When eating out, good service is king, not price

Brits are sticklers for good service. When it comes to dining out, it is reputation and excellent customer service rather than price that will have customers beating a path to a restaurant’s door – even during a recession. This has been revealed in a survey of 9000 people carried out by customer service evaluation specialist Retail Eyes.

In the Retail Eyes survey a healthy 60% of the public is mostly likely to choose a venue that has a good reputation for quality and good customer service. Despite the current economic climate, only 32.2% of participants in the survey were influenced by price driven aspects, like discounts, promotions and value meals. Recession or not, customers have shown they will pay generously if there’s the promise of outstanding attention and a pleasant experience while they are eating out.

So great is the desire for good service, the poll also shows that customers are literally willing to go out of their way to find it. Only 3.5% of those polled choose to go to venues purely because they are close to home and convenient to get to. The majority are happy to travel further afield if it means that when they arrive, they know they will be well taken care of.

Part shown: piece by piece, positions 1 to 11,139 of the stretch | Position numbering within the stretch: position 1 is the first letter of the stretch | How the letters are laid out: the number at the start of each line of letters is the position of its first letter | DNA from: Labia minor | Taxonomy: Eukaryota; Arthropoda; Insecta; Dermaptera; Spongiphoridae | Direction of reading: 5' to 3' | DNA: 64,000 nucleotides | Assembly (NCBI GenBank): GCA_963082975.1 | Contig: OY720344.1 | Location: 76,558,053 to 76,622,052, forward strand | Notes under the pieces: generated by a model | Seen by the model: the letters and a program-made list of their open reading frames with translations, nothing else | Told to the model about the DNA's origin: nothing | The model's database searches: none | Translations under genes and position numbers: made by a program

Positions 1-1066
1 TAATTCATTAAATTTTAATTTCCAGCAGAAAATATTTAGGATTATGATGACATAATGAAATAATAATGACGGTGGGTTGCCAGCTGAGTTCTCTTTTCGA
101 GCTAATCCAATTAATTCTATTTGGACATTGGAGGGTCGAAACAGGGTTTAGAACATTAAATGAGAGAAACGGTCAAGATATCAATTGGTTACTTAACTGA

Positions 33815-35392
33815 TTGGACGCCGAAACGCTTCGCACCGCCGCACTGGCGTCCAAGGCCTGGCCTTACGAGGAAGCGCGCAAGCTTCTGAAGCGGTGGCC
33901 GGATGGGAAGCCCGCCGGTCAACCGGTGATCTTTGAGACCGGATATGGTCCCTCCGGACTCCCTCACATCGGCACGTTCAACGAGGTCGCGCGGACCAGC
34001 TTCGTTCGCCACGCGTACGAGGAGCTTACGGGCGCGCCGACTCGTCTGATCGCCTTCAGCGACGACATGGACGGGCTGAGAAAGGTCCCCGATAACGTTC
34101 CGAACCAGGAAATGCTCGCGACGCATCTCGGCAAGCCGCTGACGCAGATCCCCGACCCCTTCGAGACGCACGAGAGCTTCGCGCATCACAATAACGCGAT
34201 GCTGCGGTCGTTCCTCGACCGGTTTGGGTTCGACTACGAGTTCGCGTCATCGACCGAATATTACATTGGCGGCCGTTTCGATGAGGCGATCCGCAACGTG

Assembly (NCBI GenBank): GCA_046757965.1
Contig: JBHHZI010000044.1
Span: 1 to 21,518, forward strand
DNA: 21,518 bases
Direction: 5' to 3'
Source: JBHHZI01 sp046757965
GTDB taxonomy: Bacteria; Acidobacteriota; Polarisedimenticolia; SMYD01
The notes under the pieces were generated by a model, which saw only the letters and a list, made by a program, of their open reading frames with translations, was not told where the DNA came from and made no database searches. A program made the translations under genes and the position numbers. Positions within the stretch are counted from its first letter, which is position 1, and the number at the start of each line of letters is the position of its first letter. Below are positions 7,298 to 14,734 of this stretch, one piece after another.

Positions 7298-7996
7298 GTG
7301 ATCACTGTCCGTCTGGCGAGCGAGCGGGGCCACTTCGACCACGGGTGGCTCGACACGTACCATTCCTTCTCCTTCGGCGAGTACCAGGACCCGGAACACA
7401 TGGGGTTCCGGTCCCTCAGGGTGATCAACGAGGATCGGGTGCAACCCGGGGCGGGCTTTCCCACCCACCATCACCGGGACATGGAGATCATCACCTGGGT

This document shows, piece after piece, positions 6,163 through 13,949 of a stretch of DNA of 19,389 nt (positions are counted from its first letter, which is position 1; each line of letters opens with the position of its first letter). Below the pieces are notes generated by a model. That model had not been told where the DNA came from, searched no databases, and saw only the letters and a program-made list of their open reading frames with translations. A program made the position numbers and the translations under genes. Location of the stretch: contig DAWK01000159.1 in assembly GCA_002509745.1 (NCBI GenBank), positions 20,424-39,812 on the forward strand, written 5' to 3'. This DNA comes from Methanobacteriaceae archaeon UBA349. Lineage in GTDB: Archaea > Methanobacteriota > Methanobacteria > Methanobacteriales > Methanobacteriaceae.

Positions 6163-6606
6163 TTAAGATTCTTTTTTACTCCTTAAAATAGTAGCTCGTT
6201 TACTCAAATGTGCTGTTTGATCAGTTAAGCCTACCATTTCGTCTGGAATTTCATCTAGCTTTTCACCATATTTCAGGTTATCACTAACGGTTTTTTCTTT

In January (2009) Retail Eyes’ groundbreaking pub service benchmarking study highlighted that it’s the little things in pub service culture that make the difference with the public all of which were quick and easy wins. Whether they’re out for a drink or pub-grub, customers like and expect friendly greetings and goodbyes, acknowledgement by staff or even being asked if they have all they need. All these ‘check-back’ practices by staff hold significant weight with the pub-goers, and now we see it’s no different in the restaurant sector.

Simon Boydell, Marketing Manager at Retail Eyes says “The figures of our poll clearly indicate that the great British public still believes in paying for good quality dining experiences. Great service and food is what attracts us to restaurants, not just cheap prices. There’s one group of people who is responsible for ensuring this and that’s the staff who work on the front lines – not those back at head office. In the end when we start to tighten our belts financially, people tend to only spend on what they are confident and they’ll think back to their last experience, or recommendations from friends and family when making these decisions – not just a one off bargain.”

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